If your boss is stunting your professional growth, whether it’s intentional or not, it can be extremely frustrating, but there are ways to take your career into your own hands.
“If you are relying on your boss to take the lead when it comes to your professional development and it’s not working for you, then you may want to rethink your approach,” said Lucy Sanderson-Gammon, career coach with Luminous Consulting Limited in Wellington, New Zealand. “In my experience, employers are more likely to support employees who are taking ownership and responsibility for their own career development than those who expect their boss to manage this for them.”
Here are tips from experts on what to do if you feel your boss is holding you back in your professional development:
Clearly communicate your career goals. If you can demonstrate that you have thought about where you want to take your career, how it aligns with the objectives of the organisation, and what you are willing to do to progress, your boss may be more inclined to help, according to Sanderson-Gammon.
She suggests making it as easy as possible for your boss to support you by creating a proposal that clearly outlines what your career objectives are, how they align with either your development plan or the organisation’s business plan, and how the development opportunities you are proposing will meet those objectives.
Be sure to provide all the information your boss needs to make a decision. Rather than submitting a vague request for funding, for example, Sanderson-Gammon recommends identifying exactly which course or development opportunity you would like to pursue, how much it will cost, how reputable it is, how much time it will require of you in work hours, what you expect to learn from it, and how it will benefit your career and the organisation.
Show your commitment. If you know that what you are asking for is likely to exceed the available budget, Sanderson-Gammon recommends showing how serious you are about your own development by positioning it as something you are prepared to pay for yourself, but noting that you would appreciate your boss’s contribution, for example, by way of airfares and/or paid time off work to attend.
Courses and training are obviously not the only ways in which people can progress their careers, Sanderson-Gammon said. You can also show your commitment by seeking out growth opportunities within the company, whether that’s trying out a more senior role for a period of time or pursuing stretch assignments in a different department or team.
Pursue external training. If you still think you’re not receiving the necessary support from your manager, another option is to seek out alternative ways to improve your professional development.
“External training courses can be an effective way of developing skills beyond their current job role,” said Matt Weston, managing director at Robert Half UK, in an email. “Equally, finding a mentor either inside or outside of the company can prove invaluable to their career, sharing tips, experiences, and introducing them to their networks.”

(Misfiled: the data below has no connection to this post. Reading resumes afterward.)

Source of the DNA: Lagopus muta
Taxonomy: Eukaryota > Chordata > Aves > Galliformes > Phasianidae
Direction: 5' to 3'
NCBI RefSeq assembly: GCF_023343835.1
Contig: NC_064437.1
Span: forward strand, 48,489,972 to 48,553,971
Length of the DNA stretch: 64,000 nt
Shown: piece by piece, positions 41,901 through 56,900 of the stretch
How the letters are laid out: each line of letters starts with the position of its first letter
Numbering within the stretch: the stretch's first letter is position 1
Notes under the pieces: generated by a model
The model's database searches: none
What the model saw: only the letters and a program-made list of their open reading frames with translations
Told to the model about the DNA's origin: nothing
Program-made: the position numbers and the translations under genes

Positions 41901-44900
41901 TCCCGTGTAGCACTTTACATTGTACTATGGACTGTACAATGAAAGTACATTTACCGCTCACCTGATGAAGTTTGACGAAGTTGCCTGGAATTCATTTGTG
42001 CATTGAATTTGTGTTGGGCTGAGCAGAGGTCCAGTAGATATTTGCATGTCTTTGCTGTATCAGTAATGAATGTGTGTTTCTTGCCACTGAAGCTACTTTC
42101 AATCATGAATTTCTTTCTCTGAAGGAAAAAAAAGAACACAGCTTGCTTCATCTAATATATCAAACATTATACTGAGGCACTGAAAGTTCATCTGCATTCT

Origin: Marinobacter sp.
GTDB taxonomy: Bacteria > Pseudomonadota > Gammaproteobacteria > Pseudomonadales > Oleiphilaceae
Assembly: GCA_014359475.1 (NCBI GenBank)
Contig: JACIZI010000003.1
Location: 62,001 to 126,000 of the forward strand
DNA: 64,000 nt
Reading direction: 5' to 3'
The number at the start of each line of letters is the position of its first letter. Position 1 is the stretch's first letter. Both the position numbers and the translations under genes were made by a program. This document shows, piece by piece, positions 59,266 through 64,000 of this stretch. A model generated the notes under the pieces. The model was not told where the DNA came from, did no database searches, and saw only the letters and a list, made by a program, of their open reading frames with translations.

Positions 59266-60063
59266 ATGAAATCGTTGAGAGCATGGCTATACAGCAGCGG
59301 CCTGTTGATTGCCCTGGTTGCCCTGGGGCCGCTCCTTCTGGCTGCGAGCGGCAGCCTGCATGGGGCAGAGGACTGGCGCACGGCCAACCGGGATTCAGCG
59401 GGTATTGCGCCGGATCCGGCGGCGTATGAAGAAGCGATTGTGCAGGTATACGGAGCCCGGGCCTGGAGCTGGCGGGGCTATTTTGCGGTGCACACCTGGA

Network far and wide. The good news for people with an unsupportive boss is that other professional connections can fill that gap.
“What my work shows is one of the biggest distinguishers of more successful people is having a broad network,” said Rob Cross, consultant and professor of global business at Babson College in Massachusetts. “Usually, [successful people] do have an effective tie-up with a boss, but it’s broader than that.”
Cross has found that successful people tend to have a very clear idea of the things that bring them satisfaction in their work and strategically manage their time to maximise networking opportunities.
He also recommends ending every networking meeting by asking the other person who else you should be talking to. He explains that the first person you connect with is often able to put you in contact with someone with even more influence who can better help you with whatever your goals are.
“With that first contact, you’re kind of guessing,” he said. “But who they refer you to, a huge proportion of the time, are the influencers in the group.”
Move on. If you have been clear about your career objectives and ways in which your manager might support you, and your boss still hasn’t made any changes, you might want to reassess whether this is a company in which you want to continue to invest your time and efforts.
“When the organisational culture is such that developing staff is not seen as important, chances are there are other employee benefits you are missing out on by continuing to work there,” Sanderson-Gammon said. “Great employers know that if they want to attract and retain top talent, they need to look after their employees, and offering professional development is a key component.”
Hannah Pitstick is a freelance writer based in the US. To comment on this article or to suggest an idea for another article, contact Drew Adamek, an FM magazine senior editor, at Andrew.Adamek@aicpa-cima.com.